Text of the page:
Where we finally start to see some more balanced commute mode splits is among lower-income urban minorities. Some 68 percent of urban minorities without a college degree drove to work (21 percent took the bus). About 63 percent of urban minorities making less than $50,000 a year commute by car (20 percent took the bus, and 8 percent the train); that mode split was essentially the same for urban minority renters. Urban minority women had the lowest share of car commutes. Still, 56 percent drove to work, with a quarter taking the bus and 10 percent the train.

Simply put: even in those demographics least reliant on cars to commute, the majority of respondents relied on cars to commute.

These results align closely with driving figures in the latest Commuting in America report, widely considering the most thorough resource on the subject. In that report, the share of car commutes (driving alone plus carpooling) topped 86 percent circa 2010, right on par with the 84 percent in our total working sample. Driving shares do seem to have stabilized or dipped a bit in recent years, following a huge jump in the 1980s. Still, just a small handful of metro areas have car commute shares below 70 percent (led by New York, the only city where those driving to work are in the minority). Most major metros hover around 75 or 80 percent.

Commuting in America 2013

Among smaller metros, the drive-to-work shares are even higher—often topping nine in ten commuters. On average, U.S. metro areas with 2.5 million people or fewer have a car commute share at or around 90 percent. The very largest metros do a lot better, falling short of 80 percent, though New York has a lot to do with that average. As a national whole, despite all the investments made in public transportation over the years and decades, about 85 percent of people living in metro areas get to work in a car.

Commuting in America 2013

If these commuter statistics share an underlying message, it's that the obstacles to balanced transportation networks are truly enormous, in both cities and suburbs alike. There is a long, long history here of great personal investment in a lifestyle whose basic purpose, in most cases, was just to provide a more tolerable existence for a working American family. The daily choice of commuting by car every morning is no longer really a choice at all for most people, but rather the lingering habitual aftermath of a decision made long ago.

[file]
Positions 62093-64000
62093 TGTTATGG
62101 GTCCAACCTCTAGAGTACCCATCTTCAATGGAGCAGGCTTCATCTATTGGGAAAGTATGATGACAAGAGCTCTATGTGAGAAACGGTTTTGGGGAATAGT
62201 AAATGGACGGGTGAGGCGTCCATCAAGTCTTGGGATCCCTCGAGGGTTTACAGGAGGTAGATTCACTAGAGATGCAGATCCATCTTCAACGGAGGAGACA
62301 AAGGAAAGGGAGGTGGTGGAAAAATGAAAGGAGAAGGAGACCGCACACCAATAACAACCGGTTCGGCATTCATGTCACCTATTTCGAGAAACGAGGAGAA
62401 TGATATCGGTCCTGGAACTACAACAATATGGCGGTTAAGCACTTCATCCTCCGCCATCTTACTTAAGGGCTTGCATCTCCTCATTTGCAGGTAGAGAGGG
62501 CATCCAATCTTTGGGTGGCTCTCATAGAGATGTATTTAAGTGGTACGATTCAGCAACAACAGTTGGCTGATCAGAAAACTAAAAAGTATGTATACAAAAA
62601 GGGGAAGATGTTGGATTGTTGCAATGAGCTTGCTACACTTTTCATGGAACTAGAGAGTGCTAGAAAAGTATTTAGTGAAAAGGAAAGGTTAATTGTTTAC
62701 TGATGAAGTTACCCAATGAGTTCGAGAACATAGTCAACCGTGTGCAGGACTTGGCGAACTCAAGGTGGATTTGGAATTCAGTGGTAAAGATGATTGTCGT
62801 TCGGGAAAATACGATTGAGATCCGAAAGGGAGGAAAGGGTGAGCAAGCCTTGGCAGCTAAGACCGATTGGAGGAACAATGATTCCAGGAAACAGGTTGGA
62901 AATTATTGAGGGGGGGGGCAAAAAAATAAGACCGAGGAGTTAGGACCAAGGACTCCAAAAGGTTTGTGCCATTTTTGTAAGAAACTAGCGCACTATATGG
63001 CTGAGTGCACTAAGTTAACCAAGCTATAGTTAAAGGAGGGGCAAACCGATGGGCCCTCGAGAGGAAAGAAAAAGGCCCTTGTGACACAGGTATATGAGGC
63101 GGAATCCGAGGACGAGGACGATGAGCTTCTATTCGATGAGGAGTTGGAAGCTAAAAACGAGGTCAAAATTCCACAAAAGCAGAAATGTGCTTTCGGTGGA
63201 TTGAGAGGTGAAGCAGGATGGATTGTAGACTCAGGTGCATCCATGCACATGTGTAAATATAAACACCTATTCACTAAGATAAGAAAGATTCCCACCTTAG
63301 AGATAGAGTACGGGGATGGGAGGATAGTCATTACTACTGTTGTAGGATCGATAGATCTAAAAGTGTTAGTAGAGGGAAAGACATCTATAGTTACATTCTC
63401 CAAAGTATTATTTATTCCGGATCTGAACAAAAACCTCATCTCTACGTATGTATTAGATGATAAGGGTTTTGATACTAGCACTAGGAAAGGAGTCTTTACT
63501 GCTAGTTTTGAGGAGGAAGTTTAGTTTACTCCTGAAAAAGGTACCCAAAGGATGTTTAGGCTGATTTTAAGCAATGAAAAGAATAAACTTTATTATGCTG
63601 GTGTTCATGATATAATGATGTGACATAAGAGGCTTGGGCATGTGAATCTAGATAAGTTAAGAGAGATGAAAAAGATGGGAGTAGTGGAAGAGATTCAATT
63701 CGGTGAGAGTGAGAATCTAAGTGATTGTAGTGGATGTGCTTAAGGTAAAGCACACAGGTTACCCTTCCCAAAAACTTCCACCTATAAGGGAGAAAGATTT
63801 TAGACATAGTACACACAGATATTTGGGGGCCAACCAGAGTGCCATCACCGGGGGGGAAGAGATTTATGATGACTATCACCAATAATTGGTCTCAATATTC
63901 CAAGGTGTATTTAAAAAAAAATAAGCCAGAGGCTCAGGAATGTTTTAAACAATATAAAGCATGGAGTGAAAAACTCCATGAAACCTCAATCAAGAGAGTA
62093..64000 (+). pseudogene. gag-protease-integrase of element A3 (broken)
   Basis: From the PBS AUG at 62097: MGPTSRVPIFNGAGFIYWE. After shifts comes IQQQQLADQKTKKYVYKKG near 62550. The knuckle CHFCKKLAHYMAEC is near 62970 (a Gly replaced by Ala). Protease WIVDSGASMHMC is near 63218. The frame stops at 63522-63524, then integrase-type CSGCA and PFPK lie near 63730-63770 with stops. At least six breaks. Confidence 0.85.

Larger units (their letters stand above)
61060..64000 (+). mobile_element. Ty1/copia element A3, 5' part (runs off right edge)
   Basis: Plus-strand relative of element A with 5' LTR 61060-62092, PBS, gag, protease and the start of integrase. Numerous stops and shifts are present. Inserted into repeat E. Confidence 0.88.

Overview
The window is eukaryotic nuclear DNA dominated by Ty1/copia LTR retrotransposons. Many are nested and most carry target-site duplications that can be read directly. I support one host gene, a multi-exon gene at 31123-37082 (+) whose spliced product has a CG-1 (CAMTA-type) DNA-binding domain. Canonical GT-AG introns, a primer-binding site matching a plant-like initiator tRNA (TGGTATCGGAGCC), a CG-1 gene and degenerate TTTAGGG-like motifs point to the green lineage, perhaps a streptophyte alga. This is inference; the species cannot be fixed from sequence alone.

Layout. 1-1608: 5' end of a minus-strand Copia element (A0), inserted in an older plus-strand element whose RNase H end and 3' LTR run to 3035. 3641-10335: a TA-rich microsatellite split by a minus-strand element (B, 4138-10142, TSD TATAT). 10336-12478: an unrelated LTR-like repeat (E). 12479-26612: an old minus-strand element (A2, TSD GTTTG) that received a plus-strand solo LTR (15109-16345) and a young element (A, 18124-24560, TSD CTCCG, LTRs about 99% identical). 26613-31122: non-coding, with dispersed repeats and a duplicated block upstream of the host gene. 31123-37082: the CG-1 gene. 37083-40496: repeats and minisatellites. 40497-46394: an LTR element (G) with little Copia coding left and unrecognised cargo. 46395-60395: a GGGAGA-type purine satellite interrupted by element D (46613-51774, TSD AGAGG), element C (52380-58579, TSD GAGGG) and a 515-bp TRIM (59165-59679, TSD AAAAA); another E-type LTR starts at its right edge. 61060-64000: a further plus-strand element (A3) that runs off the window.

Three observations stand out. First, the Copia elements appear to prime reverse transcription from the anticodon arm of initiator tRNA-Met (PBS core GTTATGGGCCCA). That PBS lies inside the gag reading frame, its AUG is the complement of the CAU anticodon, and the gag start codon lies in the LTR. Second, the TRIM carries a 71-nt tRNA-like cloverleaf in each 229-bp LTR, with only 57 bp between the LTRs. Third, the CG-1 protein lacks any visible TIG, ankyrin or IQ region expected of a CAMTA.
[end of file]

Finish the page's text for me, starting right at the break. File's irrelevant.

This is why it's essential—not just preferable, but absolutely essential—to build proper transit systems and to provide service frequent enough to rival the car in convenience. And why even cities that provide great service may still need to take the politically toxic step of raising the cost of driving (and parking) to reduce car reliance. And why every one of the above policies is so tough to achieve: every transit initiative means convincing some of the majority to join the minority for the good of everyone.

The Atlantic Media/Siemens State of the City Poll, conducted by Princeton Survey Research Associates International, surveyed 1,656 U.S. adults by telephone between July 23 and August 4. It has a margin of error of plus or minus 3.4 percentage points. For more details on the poll's methodology, go here.